Andy Moore, AuSable River Canoe Marathon Committee Chairman, said the shorter course has helped keep the event on schedule, and the added level of visibility has been a plus for fans.
“I think the committee loves the new course. It’s shortened the sprint times. It’s more fan friendly to all. I think after a couple years of adjustment, everybody likes it,” Moore said.
What’s the advantage of a fast sprint and the starting spot that comes with it?
The AuSable Marathon doesn’t begin in the water; it starts on pavement. Teams line up on Peninsular Avenue in Grayling, five teams per row, and when the race begins, competitors carry their canoes to the water at the Old AuSable Fly Shop. Teams with the best starting positions have shorter paths to the river, fewer canoes around them during the run to the river, and less congestion at the water once they reach the dock at the Old AuSable Fly Shop.
“The running start is fun and a great way to get the heart pumping prior to hitting the water. It’s crazy rounding the corner at Ray’s and jockeying for a spot on the boardwalk and timing the safe entrance into the river. One miscalculation and a paddler or a canoe could be damaged by landing wrong on a rock, the dock, or another team. Once in the water the river no longer resembles a gentle flowing river, but instead it becomes a washing machine of waves sloshing from every direction, and bouncing off the river banks. These waves throw the canoes to and fro, making steering and getting a good catch a challenge, compounded by having other canoes so close you may take your next paddle stroke inside of a competitor’s canoe,” Bearss said.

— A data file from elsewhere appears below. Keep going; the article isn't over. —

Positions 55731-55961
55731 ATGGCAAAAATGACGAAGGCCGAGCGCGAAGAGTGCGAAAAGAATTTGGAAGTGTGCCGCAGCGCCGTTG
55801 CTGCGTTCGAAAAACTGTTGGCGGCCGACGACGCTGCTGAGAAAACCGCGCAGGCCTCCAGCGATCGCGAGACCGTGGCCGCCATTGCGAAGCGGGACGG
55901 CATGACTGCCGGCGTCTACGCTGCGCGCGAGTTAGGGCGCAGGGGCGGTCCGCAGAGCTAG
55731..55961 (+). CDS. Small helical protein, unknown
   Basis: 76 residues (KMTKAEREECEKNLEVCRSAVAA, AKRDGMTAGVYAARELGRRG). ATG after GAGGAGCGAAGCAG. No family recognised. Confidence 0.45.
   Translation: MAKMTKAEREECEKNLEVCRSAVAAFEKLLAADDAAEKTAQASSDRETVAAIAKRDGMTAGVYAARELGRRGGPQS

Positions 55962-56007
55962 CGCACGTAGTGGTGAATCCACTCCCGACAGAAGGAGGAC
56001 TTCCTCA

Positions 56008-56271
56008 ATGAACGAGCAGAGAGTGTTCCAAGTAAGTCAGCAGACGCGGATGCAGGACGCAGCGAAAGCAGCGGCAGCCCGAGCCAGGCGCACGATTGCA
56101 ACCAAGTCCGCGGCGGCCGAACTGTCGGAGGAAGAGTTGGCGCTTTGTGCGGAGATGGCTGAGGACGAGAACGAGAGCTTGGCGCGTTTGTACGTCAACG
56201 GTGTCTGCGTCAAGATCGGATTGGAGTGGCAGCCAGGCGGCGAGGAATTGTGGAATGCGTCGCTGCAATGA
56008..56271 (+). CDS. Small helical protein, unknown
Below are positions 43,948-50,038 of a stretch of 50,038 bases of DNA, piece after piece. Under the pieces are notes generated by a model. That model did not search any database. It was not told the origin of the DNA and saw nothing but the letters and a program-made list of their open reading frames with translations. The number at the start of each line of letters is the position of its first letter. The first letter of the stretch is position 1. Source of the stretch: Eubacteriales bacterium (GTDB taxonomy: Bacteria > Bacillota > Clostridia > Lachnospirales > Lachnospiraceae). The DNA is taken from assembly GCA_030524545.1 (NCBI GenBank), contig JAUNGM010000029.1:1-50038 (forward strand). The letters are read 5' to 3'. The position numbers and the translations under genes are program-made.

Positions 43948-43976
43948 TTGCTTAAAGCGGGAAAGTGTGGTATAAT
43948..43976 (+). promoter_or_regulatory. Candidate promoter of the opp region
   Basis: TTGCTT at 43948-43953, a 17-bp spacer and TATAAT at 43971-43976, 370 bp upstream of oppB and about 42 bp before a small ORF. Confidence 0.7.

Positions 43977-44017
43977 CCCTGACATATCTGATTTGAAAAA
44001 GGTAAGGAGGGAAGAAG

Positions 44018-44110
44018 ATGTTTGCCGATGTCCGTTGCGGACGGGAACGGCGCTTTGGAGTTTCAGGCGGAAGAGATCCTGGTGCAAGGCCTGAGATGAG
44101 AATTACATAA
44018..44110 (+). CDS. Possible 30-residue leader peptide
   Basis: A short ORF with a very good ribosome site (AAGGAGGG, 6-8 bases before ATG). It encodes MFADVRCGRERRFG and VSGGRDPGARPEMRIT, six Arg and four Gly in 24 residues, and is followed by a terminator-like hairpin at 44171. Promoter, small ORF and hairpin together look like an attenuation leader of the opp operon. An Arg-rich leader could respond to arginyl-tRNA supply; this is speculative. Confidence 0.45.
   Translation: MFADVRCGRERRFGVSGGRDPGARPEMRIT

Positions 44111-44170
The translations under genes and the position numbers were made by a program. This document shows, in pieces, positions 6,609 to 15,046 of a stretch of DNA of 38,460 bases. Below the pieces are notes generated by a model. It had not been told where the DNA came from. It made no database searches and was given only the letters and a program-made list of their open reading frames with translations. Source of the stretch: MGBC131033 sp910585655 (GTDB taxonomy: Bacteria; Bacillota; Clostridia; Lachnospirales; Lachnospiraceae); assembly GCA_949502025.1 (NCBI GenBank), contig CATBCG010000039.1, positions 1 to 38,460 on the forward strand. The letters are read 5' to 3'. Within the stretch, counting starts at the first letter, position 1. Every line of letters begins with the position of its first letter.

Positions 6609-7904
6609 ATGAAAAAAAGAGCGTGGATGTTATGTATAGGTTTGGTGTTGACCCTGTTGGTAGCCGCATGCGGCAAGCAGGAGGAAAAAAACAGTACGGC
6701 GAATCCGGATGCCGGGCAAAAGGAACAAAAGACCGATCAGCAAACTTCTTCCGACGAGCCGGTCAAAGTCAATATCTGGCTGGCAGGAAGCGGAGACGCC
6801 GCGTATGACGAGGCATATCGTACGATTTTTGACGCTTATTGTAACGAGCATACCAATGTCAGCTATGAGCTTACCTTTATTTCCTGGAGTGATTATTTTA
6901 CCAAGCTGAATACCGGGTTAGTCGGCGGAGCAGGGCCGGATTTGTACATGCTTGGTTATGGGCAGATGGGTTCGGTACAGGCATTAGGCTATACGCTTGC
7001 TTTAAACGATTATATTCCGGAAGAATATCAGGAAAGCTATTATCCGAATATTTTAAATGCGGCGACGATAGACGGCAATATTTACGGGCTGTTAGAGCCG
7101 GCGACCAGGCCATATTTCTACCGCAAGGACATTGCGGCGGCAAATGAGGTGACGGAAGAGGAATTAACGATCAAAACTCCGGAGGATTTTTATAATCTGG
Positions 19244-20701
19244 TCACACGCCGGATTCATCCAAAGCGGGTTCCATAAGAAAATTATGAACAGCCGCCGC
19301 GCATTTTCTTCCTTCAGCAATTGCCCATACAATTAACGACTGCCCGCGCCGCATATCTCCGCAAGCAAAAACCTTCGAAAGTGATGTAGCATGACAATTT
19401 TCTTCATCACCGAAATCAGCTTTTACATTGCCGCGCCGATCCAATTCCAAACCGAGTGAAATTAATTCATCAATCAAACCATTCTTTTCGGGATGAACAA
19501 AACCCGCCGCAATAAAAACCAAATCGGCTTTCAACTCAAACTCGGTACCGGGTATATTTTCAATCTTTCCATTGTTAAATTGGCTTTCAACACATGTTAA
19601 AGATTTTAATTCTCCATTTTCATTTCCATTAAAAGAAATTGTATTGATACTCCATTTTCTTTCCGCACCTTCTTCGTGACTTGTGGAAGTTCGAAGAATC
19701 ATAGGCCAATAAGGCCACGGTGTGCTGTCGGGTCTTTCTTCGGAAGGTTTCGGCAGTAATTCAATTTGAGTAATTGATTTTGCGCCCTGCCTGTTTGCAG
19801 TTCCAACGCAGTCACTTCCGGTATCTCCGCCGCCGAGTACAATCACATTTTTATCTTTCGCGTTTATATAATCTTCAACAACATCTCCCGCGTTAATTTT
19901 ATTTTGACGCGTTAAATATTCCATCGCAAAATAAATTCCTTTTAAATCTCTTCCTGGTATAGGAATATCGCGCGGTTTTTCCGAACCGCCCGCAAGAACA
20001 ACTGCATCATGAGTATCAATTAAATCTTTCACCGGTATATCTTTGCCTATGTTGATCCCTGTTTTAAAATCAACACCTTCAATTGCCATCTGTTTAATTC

“If you are near the front of the pack, that limits the number of canoes you have to maneuver around on the boardwalk and puts you with the faster teams once you get in the water. Riding with the faster wakes makes you faster. Trying to catch up with those fast teams once you fall back is like trying to climb a mountain while they are running on level ground. It’s probably a race you’re not going to win,” Bearss said.
The time trials usually provide a good forecast of which teams might finish in the top spots during the AuSable Marathon.
Last year, 18 of the top 20 teams at time trials also finished in the top 20 during the Marathon. In 2017, 11 of the Marathon’s top 13 finishers also placed in the top 13 during time trials. In 2016, 15 of the AuSable Marathon’s top 17 finishers also finished in the top 17 during time trials.
Teams with the slowest sprint times do not have a high finish rate in the Marathon.